#19 Cannabis Business Permitting Ordinance: A few months ago we passed the zoning ordinance related to where and how many retail cannabis stores may operate, but we have been waiting for the companion ordinance to guide us in permitting applicants for stores as well as cultivators, transporters and product manufacturers. The Council has expressed a strong preference for giving economic empowerment and social equity applicants a chance to compete so for the first two years the ordinance would grant permits only to such applicants (Priority A) and to existing medical dispensaries (Priority B). They would have to negotiate Host Community Agreements and comply with zoning. In addition, cannabis businesses would have to comply with Living Wage Ordinance and at least 51% of employees and board members would have to be minority, women or veterans.
Note: Five of 12 policy orders are requests to televise upcoming committee hearings.
#3 Additional Information Needed on Affordable Housing Overlay Proposal: I sponsored this order to request more information to help us analyze and fully understand an array of implications related to the proposed affordable housing overlay zoning that would apply citywide. Due diligence is needed before we can make a sound decision on what is being proposed. Some people have suggested we must pass this zoning quickly as a show of support for affordable housing and that debating the details is allowing the best to be the enemy of the good. These zoning changes would apply for 100% affordable housing created on any parcel in the city, and there are many scenarios to think through carefully.
#5 Safety on Minuteman Path: Following the tragic and still unexplained head-on collision of two cyclists on the Minuteman Bikeway last weekend in which one of them died, this order asks to work with DCR on measures that may improve safety for all users on such paths including lane markings, signs, speed limits, and enforcement. DCR will be holding a community meeting on 4/11 to discuss design improvements to the path that runs along Memorial Drive between the BU Rotary and the Eliot Bridge, a section that is overdue for design improvements.
#6 Moped Registration: Mopeds (under 50cc engines) are required to be registered with the RMV and to display a sticker. This order is asking to know the numbers on enforcement of the registration sticker requirement.
#7 Sidewalk Markings for Bikes and Other Mobility Devices: Bikes are allowed on sidewalks in most places except business districts so long as they yield to pedestrians. We have asked before for sidewalks stencils to be refreshed so people know where they are not allowed to ride. This order asks that we also consider whether stencils may be needed for devices like scooters.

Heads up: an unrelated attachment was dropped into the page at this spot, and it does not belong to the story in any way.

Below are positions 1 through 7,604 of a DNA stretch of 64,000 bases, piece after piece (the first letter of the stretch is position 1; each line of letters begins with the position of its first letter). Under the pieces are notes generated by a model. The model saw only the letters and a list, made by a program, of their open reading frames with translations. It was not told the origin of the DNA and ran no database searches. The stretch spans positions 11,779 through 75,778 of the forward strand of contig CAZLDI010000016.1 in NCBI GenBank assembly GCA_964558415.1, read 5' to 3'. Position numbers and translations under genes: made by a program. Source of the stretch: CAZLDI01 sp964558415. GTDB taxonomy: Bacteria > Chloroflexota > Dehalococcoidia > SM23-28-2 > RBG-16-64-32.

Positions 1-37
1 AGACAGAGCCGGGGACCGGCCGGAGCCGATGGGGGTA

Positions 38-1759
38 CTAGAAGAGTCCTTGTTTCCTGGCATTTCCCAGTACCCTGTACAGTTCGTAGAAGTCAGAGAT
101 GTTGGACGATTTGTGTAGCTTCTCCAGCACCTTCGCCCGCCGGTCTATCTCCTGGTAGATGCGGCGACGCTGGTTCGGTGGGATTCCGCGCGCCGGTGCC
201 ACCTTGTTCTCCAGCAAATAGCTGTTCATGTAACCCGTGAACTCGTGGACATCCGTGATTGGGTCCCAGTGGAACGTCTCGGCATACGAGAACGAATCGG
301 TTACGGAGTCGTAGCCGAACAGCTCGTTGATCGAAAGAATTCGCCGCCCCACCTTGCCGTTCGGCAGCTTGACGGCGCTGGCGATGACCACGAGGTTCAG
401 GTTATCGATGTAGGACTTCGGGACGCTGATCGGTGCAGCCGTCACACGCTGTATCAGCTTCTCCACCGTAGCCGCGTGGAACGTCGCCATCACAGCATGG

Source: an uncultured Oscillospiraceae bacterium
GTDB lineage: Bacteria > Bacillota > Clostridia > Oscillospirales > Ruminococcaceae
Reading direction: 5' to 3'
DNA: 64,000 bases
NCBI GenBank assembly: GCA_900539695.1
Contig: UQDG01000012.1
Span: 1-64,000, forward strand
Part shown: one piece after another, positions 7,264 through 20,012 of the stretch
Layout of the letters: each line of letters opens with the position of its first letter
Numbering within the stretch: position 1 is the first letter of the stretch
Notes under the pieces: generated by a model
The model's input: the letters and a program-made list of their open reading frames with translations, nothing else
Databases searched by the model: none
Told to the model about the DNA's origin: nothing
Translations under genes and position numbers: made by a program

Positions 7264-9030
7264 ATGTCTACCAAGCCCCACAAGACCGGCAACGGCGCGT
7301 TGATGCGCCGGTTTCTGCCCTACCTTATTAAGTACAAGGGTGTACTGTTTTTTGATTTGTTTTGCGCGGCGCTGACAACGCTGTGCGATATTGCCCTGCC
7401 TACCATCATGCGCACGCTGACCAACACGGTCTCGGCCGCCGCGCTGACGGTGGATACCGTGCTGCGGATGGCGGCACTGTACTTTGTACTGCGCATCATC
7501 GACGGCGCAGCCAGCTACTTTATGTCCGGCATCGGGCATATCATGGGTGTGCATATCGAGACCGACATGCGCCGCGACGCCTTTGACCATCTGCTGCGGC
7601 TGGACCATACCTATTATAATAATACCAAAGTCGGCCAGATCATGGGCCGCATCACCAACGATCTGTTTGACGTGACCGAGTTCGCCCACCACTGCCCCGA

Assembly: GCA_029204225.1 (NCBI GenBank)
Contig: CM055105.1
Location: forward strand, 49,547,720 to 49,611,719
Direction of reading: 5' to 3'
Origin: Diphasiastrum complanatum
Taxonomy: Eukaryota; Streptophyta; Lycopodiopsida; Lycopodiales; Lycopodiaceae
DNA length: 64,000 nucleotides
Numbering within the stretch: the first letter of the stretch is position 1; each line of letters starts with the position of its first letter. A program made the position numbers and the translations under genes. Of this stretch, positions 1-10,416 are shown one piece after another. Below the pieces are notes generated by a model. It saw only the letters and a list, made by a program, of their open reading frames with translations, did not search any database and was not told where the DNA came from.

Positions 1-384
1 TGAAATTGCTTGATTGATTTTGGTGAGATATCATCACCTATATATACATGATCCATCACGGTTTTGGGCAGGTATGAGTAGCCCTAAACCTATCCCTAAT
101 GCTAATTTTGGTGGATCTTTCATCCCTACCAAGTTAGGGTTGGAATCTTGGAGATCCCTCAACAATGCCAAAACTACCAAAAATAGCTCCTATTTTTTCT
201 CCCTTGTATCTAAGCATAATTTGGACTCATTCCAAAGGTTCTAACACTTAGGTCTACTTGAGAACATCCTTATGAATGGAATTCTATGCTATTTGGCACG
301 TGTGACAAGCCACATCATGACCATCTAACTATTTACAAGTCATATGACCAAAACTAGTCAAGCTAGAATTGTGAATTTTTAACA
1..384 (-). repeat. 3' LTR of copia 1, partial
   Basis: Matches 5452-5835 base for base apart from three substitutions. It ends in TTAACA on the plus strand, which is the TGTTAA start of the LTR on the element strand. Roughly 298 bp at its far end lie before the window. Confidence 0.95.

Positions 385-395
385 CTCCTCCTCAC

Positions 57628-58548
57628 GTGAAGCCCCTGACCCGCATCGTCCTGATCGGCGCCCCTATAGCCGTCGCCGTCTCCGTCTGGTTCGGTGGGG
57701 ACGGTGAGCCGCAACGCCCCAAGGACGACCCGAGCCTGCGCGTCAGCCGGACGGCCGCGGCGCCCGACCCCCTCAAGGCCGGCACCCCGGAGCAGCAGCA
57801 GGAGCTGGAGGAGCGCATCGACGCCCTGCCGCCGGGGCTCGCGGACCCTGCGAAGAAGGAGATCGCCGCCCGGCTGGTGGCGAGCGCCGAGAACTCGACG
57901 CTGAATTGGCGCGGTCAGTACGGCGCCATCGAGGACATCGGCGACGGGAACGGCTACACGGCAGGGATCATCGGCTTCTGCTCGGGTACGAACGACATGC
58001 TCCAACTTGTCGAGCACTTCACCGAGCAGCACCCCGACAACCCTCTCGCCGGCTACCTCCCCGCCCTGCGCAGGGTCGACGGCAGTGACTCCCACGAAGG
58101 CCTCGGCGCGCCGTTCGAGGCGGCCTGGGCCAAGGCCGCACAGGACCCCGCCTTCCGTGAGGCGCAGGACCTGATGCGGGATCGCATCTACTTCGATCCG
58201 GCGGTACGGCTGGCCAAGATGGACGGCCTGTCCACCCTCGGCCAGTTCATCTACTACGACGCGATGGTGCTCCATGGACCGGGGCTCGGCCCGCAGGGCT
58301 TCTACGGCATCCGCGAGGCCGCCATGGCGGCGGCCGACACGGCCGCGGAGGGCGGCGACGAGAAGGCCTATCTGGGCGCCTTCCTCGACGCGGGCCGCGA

#11 Ways to Control Trash and Rodent Problem on Rindge Ave: This order asks for measures to control the problems caused by people dumping excess household trash in the bins near the 83 bus stop and around Comeau Park on Rindge Ave.
#12 Net Zero Energy Stretch Code: I co-sponsored this order to put the Council on record in support of a state bill (H. 2865) to update the existing energy stretch building code to establish a net zero building definition that would encourage more net zero construction.
Public Comment and Viewing Meetings
Public comment begins at 5:30 pm. Each person is allowed to speak for up to 3 minutes on any agenda item except for communications from other members of the public. There is an online system for signing up for public comment that goes live on the Friday morning before each Monday meeting. Here is the link. You also may call 617-349-4280 on the Monday of the meeting from 9:00 am to 3:00 pm to sign up to speak, or sign up when you arrive at City Hall by going to the City Council office after 5:00pm and using the public computer terminal on the desk by the door. Regardless of how you sign up you should do so before 6:00 pm on Monday. To submit written comments, please email firstname.lastname@example.org and cc City Clerk Donna Lopez at email@example.com. If received after Thursday at 3pm, your comments will appear on the public record (under “Communications”) at the next subsequent Council meeting.
City Council meetings are televised on Channel 22-CityView and live-streamed on the City’s Open Meeting Portal and on the City’s YouTube site. Recorded versions of all Council meetings may be found on the Open Meeting Portal.
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Jan Devereux City Councillor Cambridge, MA